mindblowingscience
earthstory:

Azurite sea horseWe often return to the copper carbonate minerals such as azurite and malachite, since they form in such a wide diversity of habits and display such lovely and intense blues and greens. Sometimes nature turns up evocativepatterns of crystallisation such as the naturally formed sea horse shape of this crystal group, mined in the Sonora district of Mexico last November and measuring 17.4 x 8.5 x 3.0 cm. This crystal group is what is known as a floater, found freely floating in a pocket (usually filled with clays) rather than directly connected to the surrounding rock. Copper deposits are often (but by no means always) formed from the juices spat out by freshly emplaced cooling granites that have concentrated within them all the elements that do not fit into the crystal structures of the common granitic minerals such as quartz, feldspar and mica. The granites are effectively acting as giant Earth stills, distilling metals out of the lower crust and mantle within their magma. Once the fluids have deposited their precious cargo in veins and small fractures within the infiltrated rocks, the results are often chemically altered by contact with mineralised groundwater, which oxidises the original minerals and transforms them into secondary minerals such as copper carbonate. LozImage credit: Joe Budd/Rob Lavinsky/iRocks.com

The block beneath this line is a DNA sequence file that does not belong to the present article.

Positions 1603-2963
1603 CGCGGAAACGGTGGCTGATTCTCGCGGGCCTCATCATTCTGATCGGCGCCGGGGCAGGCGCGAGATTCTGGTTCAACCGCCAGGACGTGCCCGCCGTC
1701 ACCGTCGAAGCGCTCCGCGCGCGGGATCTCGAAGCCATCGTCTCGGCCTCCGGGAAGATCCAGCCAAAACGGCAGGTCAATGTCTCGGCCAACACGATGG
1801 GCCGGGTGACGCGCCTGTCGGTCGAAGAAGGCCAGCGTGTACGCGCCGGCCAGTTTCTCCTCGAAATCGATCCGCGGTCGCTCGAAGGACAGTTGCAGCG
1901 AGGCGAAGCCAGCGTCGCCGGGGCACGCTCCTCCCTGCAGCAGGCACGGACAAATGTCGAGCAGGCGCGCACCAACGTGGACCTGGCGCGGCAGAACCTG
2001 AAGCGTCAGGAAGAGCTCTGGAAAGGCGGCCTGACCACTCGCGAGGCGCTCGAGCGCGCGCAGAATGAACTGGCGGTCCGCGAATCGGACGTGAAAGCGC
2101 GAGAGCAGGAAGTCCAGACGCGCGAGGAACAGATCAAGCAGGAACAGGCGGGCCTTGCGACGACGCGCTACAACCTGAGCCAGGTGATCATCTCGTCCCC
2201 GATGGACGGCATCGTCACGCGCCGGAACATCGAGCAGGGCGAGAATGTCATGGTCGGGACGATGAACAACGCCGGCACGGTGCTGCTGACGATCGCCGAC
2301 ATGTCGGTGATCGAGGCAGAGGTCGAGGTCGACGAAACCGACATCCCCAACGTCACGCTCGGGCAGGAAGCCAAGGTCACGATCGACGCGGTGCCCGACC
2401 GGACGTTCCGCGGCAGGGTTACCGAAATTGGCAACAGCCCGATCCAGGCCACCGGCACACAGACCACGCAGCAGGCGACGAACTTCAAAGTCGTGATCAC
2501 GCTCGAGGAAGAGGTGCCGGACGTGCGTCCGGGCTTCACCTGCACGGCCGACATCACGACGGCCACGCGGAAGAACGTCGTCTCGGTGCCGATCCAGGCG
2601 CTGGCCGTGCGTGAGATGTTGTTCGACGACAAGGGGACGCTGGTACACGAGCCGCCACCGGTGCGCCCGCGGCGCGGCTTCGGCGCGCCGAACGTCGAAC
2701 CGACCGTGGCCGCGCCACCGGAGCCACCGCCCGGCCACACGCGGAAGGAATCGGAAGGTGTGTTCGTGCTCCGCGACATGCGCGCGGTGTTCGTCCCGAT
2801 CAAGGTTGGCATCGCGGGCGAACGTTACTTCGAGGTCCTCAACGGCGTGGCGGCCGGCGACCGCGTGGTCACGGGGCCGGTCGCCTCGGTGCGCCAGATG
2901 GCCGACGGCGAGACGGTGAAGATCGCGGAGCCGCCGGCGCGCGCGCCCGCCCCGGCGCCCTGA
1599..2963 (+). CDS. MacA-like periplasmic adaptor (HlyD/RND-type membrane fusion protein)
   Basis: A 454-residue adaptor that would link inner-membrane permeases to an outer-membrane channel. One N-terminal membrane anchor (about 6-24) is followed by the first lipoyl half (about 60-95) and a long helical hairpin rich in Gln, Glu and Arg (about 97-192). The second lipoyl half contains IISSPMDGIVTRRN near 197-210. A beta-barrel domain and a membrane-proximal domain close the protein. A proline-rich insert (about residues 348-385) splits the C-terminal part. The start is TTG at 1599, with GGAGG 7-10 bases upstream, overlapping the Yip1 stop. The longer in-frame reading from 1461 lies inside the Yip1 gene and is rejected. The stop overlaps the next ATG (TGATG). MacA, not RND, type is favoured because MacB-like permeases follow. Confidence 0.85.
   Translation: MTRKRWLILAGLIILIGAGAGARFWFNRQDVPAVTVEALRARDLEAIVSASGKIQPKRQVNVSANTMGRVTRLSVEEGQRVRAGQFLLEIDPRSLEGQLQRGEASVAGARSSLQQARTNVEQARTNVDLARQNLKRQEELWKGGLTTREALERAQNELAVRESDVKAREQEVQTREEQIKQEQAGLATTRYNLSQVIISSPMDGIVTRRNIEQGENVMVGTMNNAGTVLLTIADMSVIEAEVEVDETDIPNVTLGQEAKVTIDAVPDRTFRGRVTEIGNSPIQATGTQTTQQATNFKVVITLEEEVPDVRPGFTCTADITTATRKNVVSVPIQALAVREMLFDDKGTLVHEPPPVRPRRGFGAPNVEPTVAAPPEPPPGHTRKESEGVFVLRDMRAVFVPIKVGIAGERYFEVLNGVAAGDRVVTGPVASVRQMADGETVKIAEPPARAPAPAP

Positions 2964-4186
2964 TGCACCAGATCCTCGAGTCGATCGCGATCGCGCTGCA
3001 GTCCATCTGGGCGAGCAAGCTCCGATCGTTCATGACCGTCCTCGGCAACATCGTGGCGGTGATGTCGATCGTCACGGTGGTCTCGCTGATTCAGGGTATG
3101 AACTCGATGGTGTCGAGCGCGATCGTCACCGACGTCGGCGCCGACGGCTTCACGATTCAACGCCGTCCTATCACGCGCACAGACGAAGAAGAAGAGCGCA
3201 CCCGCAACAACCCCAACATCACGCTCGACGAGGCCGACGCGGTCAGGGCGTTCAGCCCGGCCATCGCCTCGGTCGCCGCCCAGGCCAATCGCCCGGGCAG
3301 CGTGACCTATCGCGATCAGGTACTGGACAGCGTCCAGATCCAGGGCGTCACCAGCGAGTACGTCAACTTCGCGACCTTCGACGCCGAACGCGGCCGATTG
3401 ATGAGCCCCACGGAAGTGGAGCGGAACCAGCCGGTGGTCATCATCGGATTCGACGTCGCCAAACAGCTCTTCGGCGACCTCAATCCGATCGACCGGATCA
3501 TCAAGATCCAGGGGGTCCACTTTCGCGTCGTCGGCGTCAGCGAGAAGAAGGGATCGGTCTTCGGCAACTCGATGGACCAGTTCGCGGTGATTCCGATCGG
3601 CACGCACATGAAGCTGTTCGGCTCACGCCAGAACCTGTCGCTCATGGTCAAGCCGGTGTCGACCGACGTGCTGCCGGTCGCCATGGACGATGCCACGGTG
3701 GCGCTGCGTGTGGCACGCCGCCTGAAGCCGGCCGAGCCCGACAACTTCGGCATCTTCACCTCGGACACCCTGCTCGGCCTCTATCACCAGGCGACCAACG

earthstory:

Azurite sea horse

We often return to the copper carbonate minerals such as azurite and malachite, since they form in such a wide diversity of habits and display such lovely and intense blues and greens. Sometimes nature turns up evocativepatterns of crystallisation such as the naturally formed sea horse shape of this crystal group, mined in the Sonora district of Mexico last November and measuring 17.4 x 8.5 x 3.0 cm. This crystal group is what is known as a floater, found freely floating in a pocket (usually filled with clays) rather than directly connected to the surrounding rock. 

Copper deposits are often (but by no means always) formed from the juices spat out by freshly emplaced cooling granites that have concentrated within them all the elements that do not fit into the crystal structures of the common granitic minerals such as quartz, feldspar and mica. The granites are effectively acting as giant Earth stills, distilling metals out of the lower crust and mantle within their magma. Once the fluids have deposited their precious cargo in veins and small fractures within the infiltrated rocks, the results are often chemically altered by contact with mineralised groundwater, which oxidises the original minerals and transforms them into secondary minerals such as copper carbonate. 

Loz

Image credit: Joe Budd/Rob Lavinsky/iRocks.com